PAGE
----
On Thursday, the prison revolt had spread to 19 penitentiaries, convicts choosing various forms of protest against prison conditions. In some penitentiaries, convicts protested by going on hunger strike, in others however they resorted to burning their mattresses and other pieces of fabric, throwing bottles at prison staff and banging on their prison cell bars. According to Mediafax, a convict tried to kill himself at the Bistrita Penitentiary on Thursday morning.
The National Penitentiary Administration (ANP) announced that there were protests in 19 penitentiaries on Thursday, in contrast to 12 on Wednesday evening and 8 on Wednesday at noon. Protests were taking place at the penitentiaries in Iasi, Poarta Alba, Botosani, Oradea, Miercurea Ciuc, Giurgiu, Vaslui, Bucharest-Jilava, Tulcea, Bistrita, Deva, Aiud, Bacau, Margineni, Arad and Targu Mures.
In some cases, although ANP representatives claimed that there were no riots, convicts could be seen setting fire to pieces of fabric or throwing bottles at prison staff. Such cases took place at the penitentiaries in Bistria and Botosani. In Margineni, convicts set fire to mattresses and threw small-sized objects at prison staff. ANP claims there were no victims during the protests. Violent protests were registered in Tulcea where the support of Interior Ministry forces was requested.
According to Mediafax, convicts detained at the Vaslui Penitentiary went to their cell windows and shouted slogans such as: “Down with Pruna!”, “Down with the government!” “They’re not giving us our visits, our rations, our rights,” “We are treated like dogs.”
Justice Minister: I have to work with ANP
On Thursday morning, the Justice Minister stated that, given the current situation, replacing the leadership of the National Penitentiary Administration (ANP) would serve no one, pointing out however that she is dissatisfied and that she is seriously assessing the managerial performance in this case.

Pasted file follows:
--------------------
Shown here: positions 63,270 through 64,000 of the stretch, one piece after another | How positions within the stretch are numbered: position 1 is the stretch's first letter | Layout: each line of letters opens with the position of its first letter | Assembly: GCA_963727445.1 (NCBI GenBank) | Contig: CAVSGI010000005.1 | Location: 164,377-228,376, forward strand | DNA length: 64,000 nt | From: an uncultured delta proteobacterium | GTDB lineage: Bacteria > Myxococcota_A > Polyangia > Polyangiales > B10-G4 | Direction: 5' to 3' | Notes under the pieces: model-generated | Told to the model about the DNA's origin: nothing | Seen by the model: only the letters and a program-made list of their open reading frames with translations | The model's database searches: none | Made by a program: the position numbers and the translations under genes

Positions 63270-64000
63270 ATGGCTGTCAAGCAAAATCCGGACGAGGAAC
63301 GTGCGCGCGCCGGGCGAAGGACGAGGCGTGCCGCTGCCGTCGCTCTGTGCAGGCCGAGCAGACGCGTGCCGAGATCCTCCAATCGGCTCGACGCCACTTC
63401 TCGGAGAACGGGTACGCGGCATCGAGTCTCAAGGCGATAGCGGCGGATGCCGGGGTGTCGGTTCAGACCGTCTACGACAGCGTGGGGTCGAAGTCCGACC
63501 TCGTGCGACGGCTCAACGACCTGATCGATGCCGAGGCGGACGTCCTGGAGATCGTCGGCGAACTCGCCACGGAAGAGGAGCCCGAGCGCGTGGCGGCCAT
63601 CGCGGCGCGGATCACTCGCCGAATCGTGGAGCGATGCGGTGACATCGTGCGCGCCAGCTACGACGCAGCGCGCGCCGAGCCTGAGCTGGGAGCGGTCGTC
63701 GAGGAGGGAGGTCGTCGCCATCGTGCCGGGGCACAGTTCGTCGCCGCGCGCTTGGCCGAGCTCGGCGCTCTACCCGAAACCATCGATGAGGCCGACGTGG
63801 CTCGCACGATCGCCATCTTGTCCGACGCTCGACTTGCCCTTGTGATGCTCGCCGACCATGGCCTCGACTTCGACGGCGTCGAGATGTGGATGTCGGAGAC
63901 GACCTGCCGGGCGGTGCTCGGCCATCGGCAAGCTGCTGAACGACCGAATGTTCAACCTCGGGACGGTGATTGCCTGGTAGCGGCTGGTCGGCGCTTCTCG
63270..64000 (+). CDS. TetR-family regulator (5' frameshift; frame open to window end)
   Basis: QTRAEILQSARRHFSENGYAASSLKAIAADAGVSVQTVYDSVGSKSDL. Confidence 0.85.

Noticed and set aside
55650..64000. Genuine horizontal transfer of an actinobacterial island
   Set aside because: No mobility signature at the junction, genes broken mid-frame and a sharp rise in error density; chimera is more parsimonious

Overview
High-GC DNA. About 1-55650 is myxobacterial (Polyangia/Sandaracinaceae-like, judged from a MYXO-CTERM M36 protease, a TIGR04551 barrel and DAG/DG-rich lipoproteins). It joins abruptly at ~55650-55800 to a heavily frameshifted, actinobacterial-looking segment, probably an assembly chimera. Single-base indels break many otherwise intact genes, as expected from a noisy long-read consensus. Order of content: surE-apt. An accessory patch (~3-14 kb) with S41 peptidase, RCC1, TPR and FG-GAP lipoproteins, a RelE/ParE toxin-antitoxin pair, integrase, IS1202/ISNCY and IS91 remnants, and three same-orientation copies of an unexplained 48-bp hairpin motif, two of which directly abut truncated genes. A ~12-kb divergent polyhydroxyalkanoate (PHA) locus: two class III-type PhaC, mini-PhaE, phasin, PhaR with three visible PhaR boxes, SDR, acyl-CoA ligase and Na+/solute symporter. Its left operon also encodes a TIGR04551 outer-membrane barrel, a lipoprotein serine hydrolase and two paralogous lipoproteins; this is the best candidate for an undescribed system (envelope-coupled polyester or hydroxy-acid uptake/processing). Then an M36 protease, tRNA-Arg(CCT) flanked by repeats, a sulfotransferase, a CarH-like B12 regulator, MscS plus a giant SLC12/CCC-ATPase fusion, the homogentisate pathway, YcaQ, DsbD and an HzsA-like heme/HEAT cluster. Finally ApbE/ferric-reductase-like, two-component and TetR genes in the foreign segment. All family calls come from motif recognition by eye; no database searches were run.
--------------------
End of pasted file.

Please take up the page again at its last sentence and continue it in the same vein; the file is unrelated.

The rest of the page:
“I said it before, I’m not satisfied, we have some rules in this country, I have to work with this institution and I believe it is further to the interest of the persons convicted – because we are of course making ratings here, but the primary interest is that of the persons convicted, of the victims we forget about but also of society as a whole – for the Justice Ministry, for the Minister, to work with ANP,” Raluca Pruna said.
On Wednesday, against the backdrop of penitentiary protests, Raluca Pruna stated that she would not adopt measures under pressure from convicts: “Since we’ve already waited 20 years, we’ll wait another 2 months,” she said.
Justice Minister Raluca Pruna had asked the ANP Director to resign since December. According to the law, the ANP Director can only be replaced under very strict conditions.
Alina Gorghiu: I would have sacked the ANP Director
PNL Co-President Alina Gorghiu stated on Thursday that Raluca Pruna will not be PNL’s nomination for the Justice Ministry after the parliamentary elections if the Liberals get to form the government.
“We will have a minister backed by PNL. I’m already thinking about two or three names. Ms. Pruna is not among them. Not that I have something against her, but I have other options, proposals made by the party but I have the right to some ideas too. The person who will manage the Romanian penitentiaries will matter a lot too,” Gorghiu said on DC News.
She pointed out that she would have sacked the ANP Director a long time ago because of the prison conditions, and that she expects the Justice Minister to adopt a firmer stance.
“I’ve been hearing about the situation there for a very long time, about the bribes taken, (…) however not much will be resolved unless the authorities conduct real controls, seriously respond to notifications, reduce some of the corruption in penitentiaries,” the PNL leader said.
Gorghiu claimed that during her first tenure as lawmaker she really wanted to be the head of ANP.